“I was asked to do it. The BBC came round and asked me. It was at the time I stopped football [Theo is a former Chairman of Millwall FC], so I had more time on my hands, and it was an opportunity to do something different.”

But Theo doesn’t expect to be a permanent fixture in the Dragons’ Den for the rest of the show’s natural life.

“I think it will see us all out. It needs to be refreshed. We’ve already had new dragons, in fact there are only two originals left:

Peter and Duncan. I joined in series two, Deborah [Meaden] joined in series three with Charley Farley[Richard Farleigh!], and James [Caan] joined this last series. So it’s always going to be refreshed, it has to be.”

The condensed version of each proposal that the television audience gets to see can be deceptive. Dragons’ Den pitches often go on for far longer than the few minutes that get broadcast. One of the projects from the last series that Theo eventually invested in was the Gaming Alerts website: an online service for Internet gamblers. Some elements in the online affiliate and gaming industries expressed a degree of scepticism regarding the wisdom of the decision. What those people didn’t realise, and what the format of the show didn’t make clear, was that the website formed only a part of a larger package.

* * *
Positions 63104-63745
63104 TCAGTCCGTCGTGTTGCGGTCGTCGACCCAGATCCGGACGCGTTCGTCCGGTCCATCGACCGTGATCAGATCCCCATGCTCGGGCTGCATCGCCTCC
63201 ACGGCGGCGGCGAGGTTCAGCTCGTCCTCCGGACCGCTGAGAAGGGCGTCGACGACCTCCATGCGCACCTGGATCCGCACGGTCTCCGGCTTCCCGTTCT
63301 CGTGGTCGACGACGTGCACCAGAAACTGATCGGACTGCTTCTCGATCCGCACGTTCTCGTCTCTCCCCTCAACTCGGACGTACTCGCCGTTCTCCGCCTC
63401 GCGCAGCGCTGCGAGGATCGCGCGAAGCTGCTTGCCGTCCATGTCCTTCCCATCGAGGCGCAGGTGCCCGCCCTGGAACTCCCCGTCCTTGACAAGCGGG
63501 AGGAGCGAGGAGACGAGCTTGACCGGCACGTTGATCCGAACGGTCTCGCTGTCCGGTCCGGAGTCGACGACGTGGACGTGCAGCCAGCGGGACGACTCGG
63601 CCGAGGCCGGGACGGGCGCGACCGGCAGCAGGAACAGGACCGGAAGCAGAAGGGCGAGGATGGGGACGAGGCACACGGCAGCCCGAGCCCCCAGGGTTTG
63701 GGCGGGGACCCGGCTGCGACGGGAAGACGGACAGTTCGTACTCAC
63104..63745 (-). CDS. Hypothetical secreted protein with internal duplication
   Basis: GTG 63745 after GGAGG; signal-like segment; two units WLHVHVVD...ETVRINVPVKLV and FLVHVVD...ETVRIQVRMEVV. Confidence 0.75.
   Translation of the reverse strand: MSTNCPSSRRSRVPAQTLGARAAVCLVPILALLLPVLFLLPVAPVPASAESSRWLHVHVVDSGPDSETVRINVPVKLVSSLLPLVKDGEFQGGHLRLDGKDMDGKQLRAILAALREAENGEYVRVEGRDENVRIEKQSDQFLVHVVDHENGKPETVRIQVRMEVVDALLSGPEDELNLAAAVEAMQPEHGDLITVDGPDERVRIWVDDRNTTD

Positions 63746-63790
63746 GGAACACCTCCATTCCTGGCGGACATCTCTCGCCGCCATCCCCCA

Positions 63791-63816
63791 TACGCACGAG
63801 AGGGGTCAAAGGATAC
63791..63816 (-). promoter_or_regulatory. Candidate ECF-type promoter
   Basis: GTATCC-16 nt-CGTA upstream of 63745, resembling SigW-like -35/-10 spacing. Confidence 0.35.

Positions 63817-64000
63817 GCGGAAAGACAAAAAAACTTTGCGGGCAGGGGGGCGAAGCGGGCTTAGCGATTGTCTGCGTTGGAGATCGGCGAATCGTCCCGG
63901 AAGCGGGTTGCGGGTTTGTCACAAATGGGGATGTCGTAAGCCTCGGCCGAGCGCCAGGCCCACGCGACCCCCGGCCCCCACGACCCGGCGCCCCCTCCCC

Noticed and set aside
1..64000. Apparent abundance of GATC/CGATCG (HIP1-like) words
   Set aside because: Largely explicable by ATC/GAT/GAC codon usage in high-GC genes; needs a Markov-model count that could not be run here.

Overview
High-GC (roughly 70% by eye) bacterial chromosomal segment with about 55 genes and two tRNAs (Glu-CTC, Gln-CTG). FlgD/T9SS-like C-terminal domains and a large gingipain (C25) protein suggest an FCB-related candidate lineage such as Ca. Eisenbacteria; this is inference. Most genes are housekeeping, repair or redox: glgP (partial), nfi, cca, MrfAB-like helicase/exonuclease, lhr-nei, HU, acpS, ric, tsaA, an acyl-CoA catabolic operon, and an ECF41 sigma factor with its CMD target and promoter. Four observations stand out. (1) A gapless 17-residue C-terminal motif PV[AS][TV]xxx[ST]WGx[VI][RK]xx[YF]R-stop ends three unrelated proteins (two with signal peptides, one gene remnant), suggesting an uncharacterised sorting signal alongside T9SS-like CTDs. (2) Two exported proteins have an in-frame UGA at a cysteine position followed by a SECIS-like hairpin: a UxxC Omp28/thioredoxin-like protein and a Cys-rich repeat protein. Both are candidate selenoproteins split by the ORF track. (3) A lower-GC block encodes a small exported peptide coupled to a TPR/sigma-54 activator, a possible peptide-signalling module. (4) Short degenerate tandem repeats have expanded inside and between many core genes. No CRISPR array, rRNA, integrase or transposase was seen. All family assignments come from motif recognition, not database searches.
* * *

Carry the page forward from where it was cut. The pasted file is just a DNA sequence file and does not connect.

“Some of the pitches are two and a half hours long. On TV you saw ten minutes of the two hours and forty-three minutes of that full pitch. There was little in it about Ed and Emmie’s associated media business that already makes a half-million pound profit.”

And despite the surprised reaction from outsiders, Gaming Alerts is also delivering results. Theo’s involvement with Gaming Alerts at this stage is strictly an investment role with, as yet, little of the hands-on approach that has built successful concerns out of many ailing businesses.